• Hemostasis refers to the stoppage of bleeding.

    • Following injury to a vessel, three steps occur in hemostasis: blood vessel spasm, platelet plug formation, and blood coagulation.


Figure1

Figure


Blood coagulation

Blood Coagulation

  • Once a blood clot forms, it promotes still more clotting through a positive feedback system.

  • After a clot forms, fibroblasts invade the area and produce fibers throughout the clots.

  • A clot that forms abnormally in a vessel is a thrombus; if it dislodges, it is an embolus.


Blood groups and transfusions

Blood Groups and Transfusions

  • After mixed success with transfusions, scientists determined that blood was of different types and only certain combinations were compatible.


Antigens and antibodies

Antigens and Antibodies

  • Clumping of red blood cells following transfusion is called agglutination.

  • Agglutination is due to theinteraction of proteins on the surfaces of red blood cells (antigens) with certain antibodies carried in the plasma.

  • Only a few of the antigens on red blood cells produce transfusion reactions.

    • These include the ABO group and Rh group.


Abo blood group

ABO Blood Group

  • Type A blood has A antigens on red blood cells and anti-B antibodies in the plasma.

  • Type B blood has B antigens on red blood cells and anti-A antibodies in the plasma.

  • Type AB blood has both A and B antigens, but no antibodies in the plasma.

  • Type O blood has neither antigen, but both types of antibodies in the plasma.


Abo blood group cont

ABO Blood Group Cont.

  • Adverse transfusion reactions are avoided by preventing the mixing of blood that contains matching antigens and antibodies.

    • Adverse reactions are due to the agglutination of red blood cells.


Figure2

Figure


Rh blood group

Rh Blood Group

  • The Rh factor was named after the rhesus monkey.

  • If the Rh factor surface protein is present on red blood cells, the blood is Rh positive; otherwise it is Rh negative.

  • There are no corresponding antibodies in the plasma unless a person with Rh- negative blood is transfused with Rh- positive blood; the person will then develop antibodies for the Rh factor.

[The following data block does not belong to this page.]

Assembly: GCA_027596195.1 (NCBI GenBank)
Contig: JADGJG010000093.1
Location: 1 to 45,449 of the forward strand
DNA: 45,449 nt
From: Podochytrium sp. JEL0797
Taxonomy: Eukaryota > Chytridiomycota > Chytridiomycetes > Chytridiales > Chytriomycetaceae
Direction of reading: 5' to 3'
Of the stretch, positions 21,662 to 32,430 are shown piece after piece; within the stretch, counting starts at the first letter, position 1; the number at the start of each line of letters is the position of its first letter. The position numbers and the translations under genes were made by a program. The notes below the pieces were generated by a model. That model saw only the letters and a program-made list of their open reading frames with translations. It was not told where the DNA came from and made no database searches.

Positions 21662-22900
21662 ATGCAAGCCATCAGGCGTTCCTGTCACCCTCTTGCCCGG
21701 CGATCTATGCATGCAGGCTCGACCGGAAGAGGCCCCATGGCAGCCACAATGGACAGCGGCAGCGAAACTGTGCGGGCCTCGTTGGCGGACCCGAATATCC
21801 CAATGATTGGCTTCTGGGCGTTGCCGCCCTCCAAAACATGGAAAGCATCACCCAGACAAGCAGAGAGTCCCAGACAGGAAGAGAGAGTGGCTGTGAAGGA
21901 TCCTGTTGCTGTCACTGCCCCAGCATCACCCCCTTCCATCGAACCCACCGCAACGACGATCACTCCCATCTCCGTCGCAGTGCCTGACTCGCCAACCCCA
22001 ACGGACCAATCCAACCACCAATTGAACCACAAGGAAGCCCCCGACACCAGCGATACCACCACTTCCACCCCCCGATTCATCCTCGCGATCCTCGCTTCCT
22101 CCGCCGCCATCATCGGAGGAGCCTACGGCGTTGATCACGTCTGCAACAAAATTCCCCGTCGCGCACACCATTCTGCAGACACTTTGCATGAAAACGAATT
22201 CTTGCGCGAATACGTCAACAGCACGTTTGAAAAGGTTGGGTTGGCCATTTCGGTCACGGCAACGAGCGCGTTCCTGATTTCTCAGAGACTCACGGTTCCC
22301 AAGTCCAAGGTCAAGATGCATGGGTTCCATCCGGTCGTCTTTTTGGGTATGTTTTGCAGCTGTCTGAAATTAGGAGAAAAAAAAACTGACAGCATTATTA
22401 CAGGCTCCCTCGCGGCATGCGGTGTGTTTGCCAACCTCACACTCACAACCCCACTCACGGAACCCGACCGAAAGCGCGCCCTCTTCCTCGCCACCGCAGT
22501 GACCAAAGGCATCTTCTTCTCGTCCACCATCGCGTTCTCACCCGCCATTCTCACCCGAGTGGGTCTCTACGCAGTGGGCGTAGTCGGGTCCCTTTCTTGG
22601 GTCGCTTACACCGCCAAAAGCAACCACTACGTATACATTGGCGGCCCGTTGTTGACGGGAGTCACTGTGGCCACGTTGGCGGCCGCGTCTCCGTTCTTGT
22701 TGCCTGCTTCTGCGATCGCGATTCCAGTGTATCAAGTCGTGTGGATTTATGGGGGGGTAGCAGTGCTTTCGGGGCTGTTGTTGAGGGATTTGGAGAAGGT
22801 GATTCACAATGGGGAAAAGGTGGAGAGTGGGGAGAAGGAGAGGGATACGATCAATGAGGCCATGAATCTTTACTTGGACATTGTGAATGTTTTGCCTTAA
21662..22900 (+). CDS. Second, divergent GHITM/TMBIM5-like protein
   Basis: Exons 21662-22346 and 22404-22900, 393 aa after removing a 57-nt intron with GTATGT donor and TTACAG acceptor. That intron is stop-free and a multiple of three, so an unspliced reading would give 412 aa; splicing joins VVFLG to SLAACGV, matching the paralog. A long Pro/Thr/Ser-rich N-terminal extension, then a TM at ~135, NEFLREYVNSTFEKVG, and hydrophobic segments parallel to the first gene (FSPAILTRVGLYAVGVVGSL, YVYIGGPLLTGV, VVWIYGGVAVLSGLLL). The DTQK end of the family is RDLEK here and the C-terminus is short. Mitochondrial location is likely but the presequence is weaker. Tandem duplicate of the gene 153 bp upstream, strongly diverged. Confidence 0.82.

• Erythroblastosis fetalis develops in Rh- positive fetuses of Rh-negative mothers but can now be prevented.


Figure3

Figure


Cardiovascular system

Cardiovascular System


Introduction1

Introduction

  • The cardiovascular system consists of the heart, and vessels, arteries, capillaries and veins.

  • A functional cardiovascular system is vital for supplying oxygen and nutrients to tissues and removing wastes from them.


Structure of the heart

Structure of the Heart

  • The heart is a hollow, cone-shaped, muscular pump within the thoracic cavity.

  • Size and Location of the Heart

    • The average adult heart is 14 cm long and 9 cm wide.

    • The heart lies in the mediastinum under the sternum; its apex extends to the fifth intercostal space.

  • The pericardium encloses the heart.


Figure4

Figure


Wall of the heart

Wall of the Heart

  • The wall of the heart is composed of three distinct layers.

  • The outermost layer, the epicardium, is made up of connective tissue and epithelium; it houses capillaries along with coronary arteries. It is the same as the visceral pericardium.

  • The middle layer called myocardium consists of cardiac muscle and is the thickest layer of the heart wall.

  • The inner endocardium is smooth and is made up of connective tissue and epithelium, and is continuous with the endothelium of major vessels joining the heart.


Figure5

Figure


Heart chambers and valves

Heart Chambers and Valves

  • The heart has four internal chambers: two atria on top and two ventricles below.

    • Atria receive blood returning to the heart and have thin walls and ear-like auricles projecting from their exterior.

    • The thick-muscled ventricles pump blood to the body.


Heart chambers and valves cont